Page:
ECG Challenge: A 45-year-old woman without any known heart disease is seen in an emergency room because of palpitations. She states that she has had palpitations for the past several years, but they are usually brief and self-terminating. She has not sought medical care. However, on this occasion the palpitations continued for several hours, at which point she sought medical care. ECG A was obtained on presentation. ECG B was obtained several minutes later after the palpitations resolved.
ECG A shows a regular rhythm at a rate of 140 beats per minute. The QRS complexes have a normal duration (0.08 s) and a normal morphology. There is a physiological leftward axis between 0° and –30° (positive QRS complex in leads I and II and negative in aVF). The QT/QTc intervals are normal (280/430 ms). There are no obvious P waves seen before any of the QRS complexes. However, there is evidence of atrial activity seen after the QRS complex (+). It is negative in leads II, III, aVF, and V4 through V6. There is a stable RP interval (0.20 ms; ]) and PR interval (0.28 s; [). Therefore, this is a short PR tachycardia. There are several causes for a short RP tachycardia:
Sinus tachycardia with a first-degree AV block (not the cause, because the P waves are negative in leads II and aVF).
Ectopic junctional tachycardia with retrograde P wave
Atrial flutter with 2:1 AV block (not the cause, because a second flutter wave is not present)
Typical atrioventricular nodal re-entrant tachycardia (slow-fast) but an unusual variant termed “slow-slow” (ie, the fast pathway conducts relatively slowly)
Atrioventricular re-entrant tachycardia (as occurs with an accessory pathway)
Although the cause is not sinus tachycardia or atrial flutter, it is not possible to establish the cause from this ECG. However, ECG B is useful. There is initially a regular rhythm at a rate of 84 beats per minute. The QRS complex duration, morphology, and axis are identical to those seen in ECG A. There are P waves before each QRS complex (+) with a stable PR interval (0.20 s). The P waves are positive in leads I, II, aVF, and V6. Hence, this is a normal sinus rhythm. The seventh QRS complex (*) is premature, and it is preceded by a P wave (↓) that has a different morphology compared with the sinus P wave. This is a premature atrial complex. The 11th P wave (↑) is also premature, with a P wave morphology that is different from the sinus. It is also a premature atrial complex. It is associated with a longer PR interval (0.40 s). Immediately after this premature atrial complex is a narrow complex tachycardia, with a retrograde P wave (^) and a short PR interval (0.20 s). This arrhythmia is identical to the arrhythmia seen in ECG A. The arrhythmia was initiated by a premature atrial complex with a very long PR interval, and this is the mechanism for initiation of a typical atrioventricular nodal re-entrant tachycardia, which is attributed to dual AV nodal pathways. There is a fast pathway, which conducts rapidly but has a long refractory period and slower rate of recovery and a slow pathway that conducts slowly but has a short refractory period and recovers more quickly. These 2 pathways are linked proximally and distally in the AV node forming a circuit. If the premature atrial complex reaches the AV node early while the fast pathway is still refractory, it will be conducted antegradely to the ventricle via slow pathway, accounting for the very long PR interval. If the impulse reaches the distal part of the circuit when the fast pathway has recovered and is no longer refractory, the impulse will be conducted retrogradely to the atrium via this pathway. If the slow pathway has recovered, the impulse can also re-enter the slow pathway. If this process continues, a re-entrant arrhythmia is established, that is, a typical atrioventricular nodal re-entrant tachycardia (slow-fast). Most often this presents without any atrial activity seen (no RP tachycardia), because there is simultaneous atrial and ventricular activation. However, if the fast pathway conducts slowly, there will be a retrograde P wave seen with a short RP interval. This is termed “slow-slow atrioventricular nodal re-entrant tachycardia.” A slower conducting fast pathway may be seen with older individuals or in those receiving an antiarrhythmic agent.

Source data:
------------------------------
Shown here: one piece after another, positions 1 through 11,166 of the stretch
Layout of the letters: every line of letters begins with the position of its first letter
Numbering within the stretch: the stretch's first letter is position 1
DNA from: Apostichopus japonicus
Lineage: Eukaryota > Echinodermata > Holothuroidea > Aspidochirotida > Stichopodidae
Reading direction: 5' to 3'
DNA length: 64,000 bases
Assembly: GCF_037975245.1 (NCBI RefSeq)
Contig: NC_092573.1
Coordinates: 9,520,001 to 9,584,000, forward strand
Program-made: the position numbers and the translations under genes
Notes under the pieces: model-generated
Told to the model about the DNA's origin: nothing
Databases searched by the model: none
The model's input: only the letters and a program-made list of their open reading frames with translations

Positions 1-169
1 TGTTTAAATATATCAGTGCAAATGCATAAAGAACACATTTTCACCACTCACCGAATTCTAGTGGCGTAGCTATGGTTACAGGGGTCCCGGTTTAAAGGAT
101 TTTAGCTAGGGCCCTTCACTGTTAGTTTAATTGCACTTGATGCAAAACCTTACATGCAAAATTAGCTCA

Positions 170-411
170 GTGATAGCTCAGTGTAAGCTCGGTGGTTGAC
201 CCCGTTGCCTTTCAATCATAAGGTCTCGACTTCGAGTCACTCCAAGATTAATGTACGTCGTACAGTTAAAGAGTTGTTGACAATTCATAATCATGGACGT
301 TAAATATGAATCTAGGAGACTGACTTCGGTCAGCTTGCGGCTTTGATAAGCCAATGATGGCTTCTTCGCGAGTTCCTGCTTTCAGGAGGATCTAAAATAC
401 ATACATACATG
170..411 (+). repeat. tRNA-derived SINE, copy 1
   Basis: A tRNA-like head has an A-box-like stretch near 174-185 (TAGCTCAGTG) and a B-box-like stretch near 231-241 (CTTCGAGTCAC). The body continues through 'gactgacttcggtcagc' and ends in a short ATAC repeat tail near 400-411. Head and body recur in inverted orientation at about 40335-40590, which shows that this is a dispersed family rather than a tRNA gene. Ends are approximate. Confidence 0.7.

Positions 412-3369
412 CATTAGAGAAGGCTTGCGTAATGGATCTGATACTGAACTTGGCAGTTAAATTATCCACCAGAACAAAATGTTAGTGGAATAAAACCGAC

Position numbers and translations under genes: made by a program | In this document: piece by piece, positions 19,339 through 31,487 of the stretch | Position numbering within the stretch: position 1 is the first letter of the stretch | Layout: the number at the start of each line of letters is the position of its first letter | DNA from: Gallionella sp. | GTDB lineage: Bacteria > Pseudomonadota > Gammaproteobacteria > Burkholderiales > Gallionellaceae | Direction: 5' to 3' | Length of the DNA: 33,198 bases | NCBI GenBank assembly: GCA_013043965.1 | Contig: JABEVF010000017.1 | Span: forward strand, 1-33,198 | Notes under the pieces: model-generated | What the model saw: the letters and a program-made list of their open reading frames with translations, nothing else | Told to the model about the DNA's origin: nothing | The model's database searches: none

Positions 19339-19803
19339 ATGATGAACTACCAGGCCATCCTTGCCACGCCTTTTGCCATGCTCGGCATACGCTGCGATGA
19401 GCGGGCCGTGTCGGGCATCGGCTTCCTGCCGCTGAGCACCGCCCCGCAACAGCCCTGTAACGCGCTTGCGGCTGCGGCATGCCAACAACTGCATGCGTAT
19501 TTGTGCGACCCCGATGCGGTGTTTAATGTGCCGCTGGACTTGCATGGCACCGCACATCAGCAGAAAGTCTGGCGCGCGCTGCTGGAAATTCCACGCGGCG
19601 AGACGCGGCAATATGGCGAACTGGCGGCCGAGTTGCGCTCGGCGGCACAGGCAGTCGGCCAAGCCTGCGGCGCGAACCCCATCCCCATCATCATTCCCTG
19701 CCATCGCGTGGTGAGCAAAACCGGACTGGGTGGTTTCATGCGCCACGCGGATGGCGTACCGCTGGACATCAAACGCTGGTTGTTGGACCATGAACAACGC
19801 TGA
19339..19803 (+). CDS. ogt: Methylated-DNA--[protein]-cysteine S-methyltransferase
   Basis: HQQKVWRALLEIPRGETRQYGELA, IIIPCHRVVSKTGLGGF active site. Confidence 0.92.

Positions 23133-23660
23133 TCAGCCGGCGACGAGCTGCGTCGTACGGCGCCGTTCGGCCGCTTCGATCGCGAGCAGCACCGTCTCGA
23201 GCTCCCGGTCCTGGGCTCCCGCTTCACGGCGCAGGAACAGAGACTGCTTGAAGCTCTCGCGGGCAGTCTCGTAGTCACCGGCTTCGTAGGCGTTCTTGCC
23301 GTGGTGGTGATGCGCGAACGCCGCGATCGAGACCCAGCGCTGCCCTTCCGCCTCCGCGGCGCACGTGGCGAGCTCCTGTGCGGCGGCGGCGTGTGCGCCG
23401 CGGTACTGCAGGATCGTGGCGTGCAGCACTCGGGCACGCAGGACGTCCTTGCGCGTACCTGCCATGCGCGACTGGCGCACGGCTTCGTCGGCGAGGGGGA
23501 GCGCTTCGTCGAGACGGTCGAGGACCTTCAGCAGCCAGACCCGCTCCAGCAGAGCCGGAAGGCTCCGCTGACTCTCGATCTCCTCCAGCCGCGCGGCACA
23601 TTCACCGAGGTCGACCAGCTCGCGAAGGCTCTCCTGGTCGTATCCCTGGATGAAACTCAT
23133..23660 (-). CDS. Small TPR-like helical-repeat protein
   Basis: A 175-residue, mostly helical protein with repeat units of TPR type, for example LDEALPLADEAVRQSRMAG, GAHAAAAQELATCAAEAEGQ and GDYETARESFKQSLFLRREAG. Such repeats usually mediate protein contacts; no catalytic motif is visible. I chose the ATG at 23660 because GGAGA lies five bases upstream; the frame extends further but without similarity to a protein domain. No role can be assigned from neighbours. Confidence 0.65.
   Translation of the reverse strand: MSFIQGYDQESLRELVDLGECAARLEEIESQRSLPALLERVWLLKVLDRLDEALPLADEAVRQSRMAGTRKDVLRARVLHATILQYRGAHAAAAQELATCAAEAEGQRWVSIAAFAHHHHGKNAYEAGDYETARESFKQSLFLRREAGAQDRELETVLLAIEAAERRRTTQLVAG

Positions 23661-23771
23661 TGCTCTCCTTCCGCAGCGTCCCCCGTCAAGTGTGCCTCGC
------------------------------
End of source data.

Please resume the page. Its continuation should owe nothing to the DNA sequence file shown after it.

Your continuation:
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- © 2014 American Heart Association, Inc.